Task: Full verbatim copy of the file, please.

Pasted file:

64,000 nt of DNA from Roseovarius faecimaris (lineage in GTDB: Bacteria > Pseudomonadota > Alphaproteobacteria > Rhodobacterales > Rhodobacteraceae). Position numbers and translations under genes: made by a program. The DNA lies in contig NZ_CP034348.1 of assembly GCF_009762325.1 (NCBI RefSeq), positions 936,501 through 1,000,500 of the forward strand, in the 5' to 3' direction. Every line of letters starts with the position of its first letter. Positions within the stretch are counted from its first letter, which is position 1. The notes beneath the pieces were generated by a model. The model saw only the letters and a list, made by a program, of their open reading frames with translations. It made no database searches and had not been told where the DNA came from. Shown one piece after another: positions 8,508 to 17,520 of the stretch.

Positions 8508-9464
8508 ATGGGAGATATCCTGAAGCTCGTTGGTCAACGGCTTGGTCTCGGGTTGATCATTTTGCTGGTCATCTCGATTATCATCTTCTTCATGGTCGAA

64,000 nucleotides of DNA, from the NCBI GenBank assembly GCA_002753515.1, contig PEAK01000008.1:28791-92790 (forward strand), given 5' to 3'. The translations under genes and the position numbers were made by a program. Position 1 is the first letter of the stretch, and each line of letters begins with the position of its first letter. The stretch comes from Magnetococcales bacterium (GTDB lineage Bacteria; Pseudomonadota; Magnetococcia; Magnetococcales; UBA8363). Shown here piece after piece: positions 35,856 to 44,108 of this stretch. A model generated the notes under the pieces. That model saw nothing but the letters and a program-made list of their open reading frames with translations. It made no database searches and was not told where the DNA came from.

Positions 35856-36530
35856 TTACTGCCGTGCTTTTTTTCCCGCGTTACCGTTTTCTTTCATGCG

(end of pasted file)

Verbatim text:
64,000 nt of DNA from Roseovarius faecimaris (lineage in GTDB: Bacteria > Pseudomonadota > Alphaproteobacteria > Rhodobacterales > Rhodobacteraceae). Position numbers and translations under genes: made by a program. The DNA lies in contig NZ_CP034348.1 of assembly GCF_009762325.1 (NCBI RefSeq), positions 936,501 through 1,000,500 of the forward strand, in the 5' to 3' direction. Every line of letters starts with the position of its first letter. Positions within the stretch are counted from its first letter, which is position 1. The notes beneath the pieces were generated by a model. The model saw only the letters and a list, made by a program, of their open reading frames with translations. It made no database searches and had not been told where the DNA came from. Shown one piece after another: positions 8,508 to 17,520 of the stretch.

Positions 8508-9464
8508 ATGGGAGATATCCTGAAGCTCGTTGGTCAACGGCTTGGTCTCGGGTTGATCATTTTGCTGGTCATCTCGATTATCATCTTCTTCATGGTCGAA

64,000 nucleotides of DNA, from the NCBI GenBank assembly GCA_002753515.1, contig PEAK01000008.1:28791-92790 (forward strand), given 5' to 3'. The translations under genes and the position numbers were made by a program. Position 1 is the first letter of the stretch, and each line of letters begins with the position of its first letter. The stretch comes from Magnetococcales bacterium (GTDB lineage Bacteria; Pseudomonadota; Magnetococcia; Magnetococcales; UBA8363). Shown here piece after piece: positions 35,856 to 44,108 of this stretch. A model generated the notes under the pieces. That model saw nothing but the letters and a program-made list of their open reading frames with translations. It made no database searches and was not told where the DNA came from.

Positions 35856-36530
35856 TTACTGCCGTGCTTTTTTTCCCGCGTTACCGTTTTCTTTCATGCG